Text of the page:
Thursday, December 4, 2014

Locals Hold "Die-In" In Solidarity With Victims of Police Shootings

Posted By on Thu, Dec 4, 2014 at 5:19 PM

When news broke Wednesday night that white New York City police officer Daniel Pantaleo would not be indicted in the chokehold death of Eric Garner, a 43-year-old black man who was allegedly selling loose cigarettes, Memphians Naomi Van Tol and Tami Sawyer took to Twitter with their frustration.

The news about Pantaleo came just a little over a week after a Ferguson, Missouri, grand jury decided not to indict officer Darren Wilson, who is white, in the shooting death of Michael Brown, an unarmed black teenager. It was too much for Van Tol and Sawyer to deal with. The pair didn't know one another before the incidents, but they befriended on Twitter over their frustration. Sawyer suggested staging a solidarity "die-in" demonstration similar to those being held all over the country.

Sawyer said they chose the National Civil Rights Museum as the location and quickly organized the demonstration on social media.

"What better way to let America know that black lives matter than holding a demonstration in front of the Civil Rights Museum," Sawyer said.

About 50 people showed up Thursday afternoon to play dead on the grounds of the Civil Rights Museum.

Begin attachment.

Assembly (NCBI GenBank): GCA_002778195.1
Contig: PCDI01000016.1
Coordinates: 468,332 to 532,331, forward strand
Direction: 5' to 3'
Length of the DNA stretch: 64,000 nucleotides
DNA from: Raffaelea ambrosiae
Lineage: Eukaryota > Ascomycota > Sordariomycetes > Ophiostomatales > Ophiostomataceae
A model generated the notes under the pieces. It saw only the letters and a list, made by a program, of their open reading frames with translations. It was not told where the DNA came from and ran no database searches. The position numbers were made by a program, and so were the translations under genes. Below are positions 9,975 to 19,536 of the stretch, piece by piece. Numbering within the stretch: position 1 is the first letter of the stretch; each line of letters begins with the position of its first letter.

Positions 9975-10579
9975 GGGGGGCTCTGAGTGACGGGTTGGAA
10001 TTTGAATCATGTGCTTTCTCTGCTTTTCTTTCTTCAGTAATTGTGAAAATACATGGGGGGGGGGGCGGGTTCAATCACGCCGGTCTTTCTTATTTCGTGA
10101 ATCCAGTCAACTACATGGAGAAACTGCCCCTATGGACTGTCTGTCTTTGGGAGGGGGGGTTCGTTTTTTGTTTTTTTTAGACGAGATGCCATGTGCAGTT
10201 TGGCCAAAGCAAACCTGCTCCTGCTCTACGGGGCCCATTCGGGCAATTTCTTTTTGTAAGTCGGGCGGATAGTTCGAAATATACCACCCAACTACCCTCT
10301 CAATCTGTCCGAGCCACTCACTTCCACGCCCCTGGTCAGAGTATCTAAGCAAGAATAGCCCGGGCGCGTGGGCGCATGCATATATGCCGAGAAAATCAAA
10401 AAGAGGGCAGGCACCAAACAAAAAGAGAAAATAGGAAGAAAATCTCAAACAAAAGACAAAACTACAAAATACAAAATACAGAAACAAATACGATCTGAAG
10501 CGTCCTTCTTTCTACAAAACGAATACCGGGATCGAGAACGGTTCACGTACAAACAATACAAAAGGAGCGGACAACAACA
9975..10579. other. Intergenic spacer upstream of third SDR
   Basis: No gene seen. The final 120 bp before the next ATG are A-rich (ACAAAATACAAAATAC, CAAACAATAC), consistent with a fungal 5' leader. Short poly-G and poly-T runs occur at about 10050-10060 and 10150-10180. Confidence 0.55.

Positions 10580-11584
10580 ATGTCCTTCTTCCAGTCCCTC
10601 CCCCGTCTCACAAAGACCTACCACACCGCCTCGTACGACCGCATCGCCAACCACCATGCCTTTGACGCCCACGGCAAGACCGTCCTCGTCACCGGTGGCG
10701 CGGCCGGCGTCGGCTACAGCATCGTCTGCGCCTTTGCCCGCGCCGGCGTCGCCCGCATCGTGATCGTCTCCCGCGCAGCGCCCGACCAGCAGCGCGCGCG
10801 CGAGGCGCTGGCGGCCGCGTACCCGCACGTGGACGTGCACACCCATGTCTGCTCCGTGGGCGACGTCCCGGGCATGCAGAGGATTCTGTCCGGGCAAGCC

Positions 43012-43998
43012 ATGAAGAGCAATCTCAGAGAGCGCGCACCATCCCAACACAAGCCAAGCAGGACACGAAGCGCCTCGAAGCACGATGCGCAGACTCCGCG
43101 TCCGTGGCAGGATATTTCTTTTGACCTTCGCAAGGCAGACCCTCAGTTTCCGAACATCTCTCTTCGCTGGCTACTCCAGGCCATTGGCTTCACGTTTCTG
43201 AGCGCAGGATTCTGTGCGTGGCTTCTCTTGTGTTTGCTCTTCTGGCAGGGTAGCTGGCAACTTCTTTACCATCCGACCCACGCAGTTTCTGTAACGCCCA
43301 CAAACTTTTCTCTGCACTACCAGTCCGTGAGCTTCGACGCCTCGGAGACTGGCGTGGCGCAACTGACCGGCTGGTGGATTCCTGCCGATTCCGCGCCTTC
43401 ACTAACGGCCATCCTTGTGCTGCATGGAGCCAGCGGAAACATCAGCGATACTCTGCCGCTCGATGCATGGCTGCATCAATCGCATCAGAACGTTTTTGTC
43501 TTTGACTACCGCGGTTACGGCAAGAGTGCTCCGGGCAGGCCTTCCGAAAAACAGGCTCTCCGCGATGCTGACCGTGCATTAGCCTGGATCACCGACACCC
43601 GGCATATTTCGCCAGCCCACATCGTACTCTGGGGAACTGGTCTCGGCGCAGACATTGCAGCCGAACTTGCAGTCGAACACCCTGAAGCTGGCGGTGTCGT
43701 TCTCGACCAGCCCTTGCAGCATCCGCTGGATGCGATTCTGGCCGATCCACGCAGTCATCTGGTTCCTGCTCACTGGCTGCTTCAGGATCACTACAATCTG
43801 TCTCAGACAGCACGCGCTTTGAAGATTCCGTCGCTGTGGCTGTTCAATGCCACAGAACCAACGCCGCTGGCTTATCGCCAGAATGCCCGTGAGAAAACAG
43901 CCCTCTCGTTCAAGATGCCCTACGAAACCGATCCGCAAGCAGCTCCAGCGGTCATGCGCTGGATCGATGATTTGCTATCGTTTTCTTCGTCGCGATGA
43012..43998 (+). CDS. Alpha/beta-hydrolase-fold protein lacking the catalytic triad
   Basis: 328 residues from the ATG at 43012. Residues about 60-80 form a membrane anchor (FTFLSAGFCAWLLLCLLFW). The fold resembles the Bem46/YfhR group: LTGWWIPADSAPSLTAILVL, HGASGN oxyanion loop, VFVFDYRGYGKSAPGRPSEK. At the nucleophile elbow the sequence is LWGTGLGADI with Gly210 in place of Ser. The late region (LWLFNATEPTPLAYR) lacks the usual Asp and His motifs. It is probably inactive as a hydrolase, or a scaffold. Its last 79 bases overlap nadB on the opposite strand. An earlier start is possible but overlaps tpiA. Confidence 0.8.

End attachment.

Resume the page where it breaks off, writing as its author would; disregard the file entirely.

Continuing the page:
Peter Gathje from the Manna House was there.


And the Adam and Kristie Jeffrey, owners of Imagine Vegan Cafe in Cooper-Young, showed up with their family.


Once assembled, the group gathered in a circle and held hands, chanting "Black Lives Matter."


Then, one by one, the protesters laid down on their backs, continuing their chants of "Black Lives Matter" and "We Can't Breathe" (in honor of Garner, who told Pantaleo that he couldn't breathe as he was being choked). They laid on the ground for 10 minutes.




Sawyer and Van Tol lay next to one another.


After the ten minutes were up, the protesters departed. A couple Memphis Police cars parked a few feet away from the protest, and officers watched from their vehicles but didn't approach the protesters.

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